A FRESH START IN COMPLEX CASES
Just to recap: Mr Beavis outstayed his welcome in a ‘free’ car park. He was landed with a hefty bill. He tried to persuade the court that penalty clauses should not be allowed. The Supreme Court used the ParkingEye case to take a fresh look at the law in this area.
Here is what the Justices said.
Because of the difficulty of applying the four tests on the facts of ParkingEye, the judges approached the penalties question using the following logical steps.
First, the judges said that because the rule against penalties lacked an adequate theoretical underpinning was sometimes difficult to apply. It was therefore necessary to rethink the rationale of the Dunlop case.
Second, people had misunderstood what Lord Dunedin was saying. He was not proposing a set of rules to be used in every case but a set of tests that would often, but not always, be of assistance. There must therefore be some underlying rationale for the rule which could be applied where the four tests did not help. The law could reimagined by going back to the early case law and looking for alternative explanations put forward by other judges at the time which might offer an underlying rationale of the rule against penalties.
Third, the judges said, the underlying rationale was to be found in the overlooked judgment of Lord Atkinson in Dunlop. He had said ‘the essential question for the court is whether the clause under attack is “unconscionable or extravagant.”‘
Fourth, in deciding whether something is unconscionable and extravagant, the court said that it would need to look carefully at the objective that the clause was designed to achieve: was it simply a punishment for failure to comply or was it really trying to encourage one party to do what they have already agreed to do? The former was not acceptable, the latter was.
Fifth, the court needed to consider whether there was a reason which explained the clause: whether the clause could be explained in terms of the commercial objectives of the parties.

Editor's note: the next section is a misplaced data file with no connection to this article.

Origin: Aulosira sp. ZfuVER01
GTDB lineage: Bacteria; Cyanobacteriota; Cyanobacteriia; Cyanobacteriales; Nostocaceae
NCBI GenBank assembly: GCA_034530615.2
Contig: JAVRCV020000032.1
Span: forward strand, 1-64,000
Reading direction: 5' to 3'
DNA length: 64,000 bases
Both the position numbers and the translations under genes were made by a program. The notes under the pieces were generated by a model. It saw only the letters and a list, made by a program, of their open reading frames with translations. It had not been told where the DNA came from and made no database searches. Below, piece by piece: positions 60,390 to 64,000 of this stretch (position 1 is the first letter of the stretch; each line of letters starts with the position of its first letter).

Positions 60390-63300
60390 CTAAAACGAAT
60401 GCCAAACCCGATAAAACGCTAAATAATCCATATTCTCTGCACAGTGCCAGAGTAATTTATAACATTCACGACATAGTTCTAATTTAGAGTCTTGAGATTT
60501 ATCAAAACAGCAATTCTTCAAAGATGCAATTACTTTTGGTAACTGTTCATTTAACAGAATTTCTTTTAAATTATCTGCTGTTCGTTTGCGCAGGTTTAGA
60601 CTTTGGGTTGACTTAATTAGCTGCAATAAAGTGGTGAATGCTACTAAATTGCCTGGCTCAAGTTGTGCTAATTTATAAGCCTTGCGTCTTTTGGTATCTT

Application: The objective of ParkingEye was to fund the efficient management of free parking. This was a legitimate commercial objective. The scheme benefitted the supermarket, the landlord, the customers who wanted free car parking and, of course ParkingEye who made money out of it.
So where does this leave us? The four tests are too difficult to apply to complex commercial transactions. But the rule against penalties can be seen to fufil a useful role because it prevents someone from getting more than they bargained for. Damages for breach can be agreed in advance provided that they amount to no more than a genuine pre-estimate of the loss. Parties are free to structure their deals commercially within that overall framework. So in complex cases the commercial context is everything.
This can produce surprising results. Given that the damages were supposed to amount to a genuine pre-estimate of loss, one would have expected ParkingEye’s £85 charge to have been struck down. But looked at from a commercial viewpoint, the £85 charge underpinned both the commercial viability of ParkingEye’s operation and, crucially, the commercial viability of the operations of the landlord and the supermarket, as well as underpinning the availability of large amounts of free parking. Given that there is no such thing as a free lunch, or free parking for that matter, the court had to decide who was going to pick up the bill. So next time you use ‘free parking’ make sure that you don’t overstay your welcome. You might save yourself a small fortune in the process.